kenny hodgart

On the question of dogs

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This article appeared in The Herald

In his memoir Fast and Louche, Confessions of a Flagrant Sinner, the writer Jeremy Scott, whose father was an Arctic explorer, begins: “On Easter Sunday Father shot and ate a dog.” The heroic age of Arctic exploration being over – many people now find paying for a gym membership and going once satisfies their thirst for adventure – it is probable that few dogs perish this way these days.

In the west sentimentality for dogs, cats and even inconsequential things like rabbits is one of life’s constant tyrannies, but the Koreans, apparently, have a taste for canine flesh. Indeed, considered from a Korean point of view, the resources put into rearing dogs in other nations must seem like an enormous waste given that the blighters don’t end up on the table.

If the charity the People’s Dispensary for Sick Animals (PDSA) is to be believed, 35% of dogs in the UK are now obese, that figure rising to 37% in Scotland. In a mere three years, according to their calculations, it could be 50%. But what should be pointed out whenever a Korean person brings these statistics up is that even if a dog is too fat to pick itself off the floor and go for a walk, it can hardly be blamed for its condition and therefore shooting it seems a bit on the harsh side.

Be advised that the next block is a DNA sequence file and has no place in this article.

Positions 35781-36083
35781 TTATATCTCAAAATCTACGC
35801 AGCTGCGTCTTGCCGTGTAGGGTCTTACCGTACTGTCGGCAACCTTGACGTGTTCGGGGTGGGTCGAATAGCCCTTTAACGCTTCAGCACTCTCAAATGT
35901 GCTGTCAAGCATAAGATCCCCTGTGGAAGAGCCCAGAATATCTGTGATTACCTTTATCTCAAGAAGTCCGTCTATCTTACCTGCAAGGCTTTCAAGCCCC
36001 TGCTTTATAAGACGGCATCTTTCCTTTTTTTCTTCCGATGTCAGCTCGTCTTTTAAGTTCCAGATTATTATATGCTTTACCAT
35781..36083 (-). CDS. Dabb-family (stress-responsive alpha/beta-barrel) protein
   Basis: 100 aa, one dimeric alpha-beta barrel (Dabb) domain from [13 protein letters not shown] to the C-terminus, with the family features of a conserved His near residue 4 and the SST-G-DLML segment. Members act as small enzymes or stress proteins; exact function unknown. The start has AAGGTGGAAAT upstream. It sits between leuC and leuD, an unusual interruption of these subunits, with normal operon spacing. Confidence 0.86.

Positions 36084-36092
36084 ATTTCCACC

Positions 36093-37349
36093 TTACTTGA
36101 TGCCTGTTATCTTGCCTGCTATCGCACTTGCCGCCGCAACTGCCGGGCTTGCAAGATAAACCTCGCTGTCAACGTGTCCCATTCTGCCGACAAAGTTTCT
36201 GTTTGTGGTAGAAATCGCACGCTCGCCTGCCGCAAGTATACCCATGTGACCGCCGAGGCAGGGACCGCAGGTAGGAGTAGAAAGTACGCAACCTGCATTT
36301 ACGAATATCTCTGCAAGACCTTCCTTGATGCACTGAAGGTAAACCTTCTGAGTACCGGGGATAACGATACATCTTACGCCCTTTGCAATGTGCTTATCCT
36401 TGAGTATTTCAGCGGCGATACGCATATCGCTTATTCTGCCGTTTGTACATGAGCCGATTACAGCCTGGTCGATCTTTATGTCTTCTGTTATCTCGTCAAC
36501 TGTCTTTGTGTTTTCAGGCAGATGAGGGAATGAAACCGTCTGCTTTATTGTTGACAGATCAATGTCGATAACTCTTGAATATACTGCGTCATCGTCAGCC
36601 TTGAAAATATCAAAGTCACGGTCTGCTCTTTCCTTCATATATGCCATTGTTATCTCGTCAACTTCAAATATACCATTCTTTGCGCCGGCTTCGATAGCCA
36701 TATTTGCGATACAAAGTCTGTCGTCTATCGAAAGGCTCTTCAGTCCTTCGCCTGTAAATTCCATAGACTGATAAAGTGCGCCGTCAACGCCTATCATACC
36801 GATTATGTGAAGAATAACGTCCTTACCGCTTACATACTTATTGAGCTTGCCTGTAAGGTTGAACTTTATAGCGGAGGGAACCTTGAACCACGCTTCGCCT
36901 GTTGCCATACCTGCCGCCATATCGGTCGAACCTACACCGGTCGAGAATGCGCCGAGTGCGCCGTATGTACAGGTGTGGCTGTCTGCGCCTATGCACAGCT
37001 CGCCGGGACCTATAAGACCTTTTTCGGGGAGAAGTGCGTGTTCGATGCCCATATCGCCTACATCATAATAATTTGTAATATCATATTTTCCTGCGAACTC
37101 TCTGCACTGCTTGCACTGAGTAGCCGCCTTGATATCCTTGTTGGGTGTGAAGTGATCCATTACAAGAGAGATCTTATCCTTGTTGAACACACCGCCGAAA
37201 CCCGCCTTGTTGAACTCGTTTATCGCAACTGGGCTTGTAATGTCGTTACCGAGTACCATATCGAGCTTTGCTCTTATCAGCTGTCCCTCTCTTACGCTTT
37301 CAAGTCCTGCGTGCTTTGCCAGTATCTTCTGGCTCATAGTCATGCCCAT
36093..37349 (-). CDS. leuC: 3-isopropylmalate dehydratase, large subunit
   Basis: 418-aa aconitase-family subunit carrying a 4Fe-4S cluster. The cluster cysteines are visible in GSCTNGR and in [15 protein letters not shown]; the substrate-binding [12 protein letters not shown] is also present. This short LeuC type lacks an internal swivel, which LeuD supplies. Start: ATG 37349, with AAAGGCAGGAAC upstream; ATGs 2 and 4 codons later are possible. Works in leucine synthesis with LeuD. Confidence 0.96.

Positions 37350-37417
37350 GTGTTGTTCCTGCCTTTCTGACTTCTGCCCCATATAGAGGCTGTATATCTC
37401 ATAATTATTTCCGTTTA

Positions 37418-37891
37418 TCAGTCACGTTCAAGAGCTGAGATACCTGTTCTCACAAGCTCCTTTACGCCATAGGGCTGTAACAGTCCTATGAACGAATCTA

Presumably there is a link between the weight of a dog and the weight of its owner, but the PDSA does not provide this information. What can safely be concluded, however, is that if dogs whose forebears rollicked about all day can no longer lift a leg at a lamp post, the case for obesity having to do with one’s genes starts not to look so convincing.

Another recent study suggests that a great many dogs suffer from depression. This may or may not be because they are self-conscious about their weight; my guess is that they simply find their masters odious.

In America, where dogs are presumably fatter even than Scottish ones, many owners now take their pets to special church services to give them a better chance of making it into heaven.

Christianity does not traditionally apportion animals with souls, but now it seems the modern dog, bloated by sugary snacks, must grapple with such matters as to whether salvation is to be attained by good deeds or faith alone. Little wonder that sometimes the hand that feeds is bitten.

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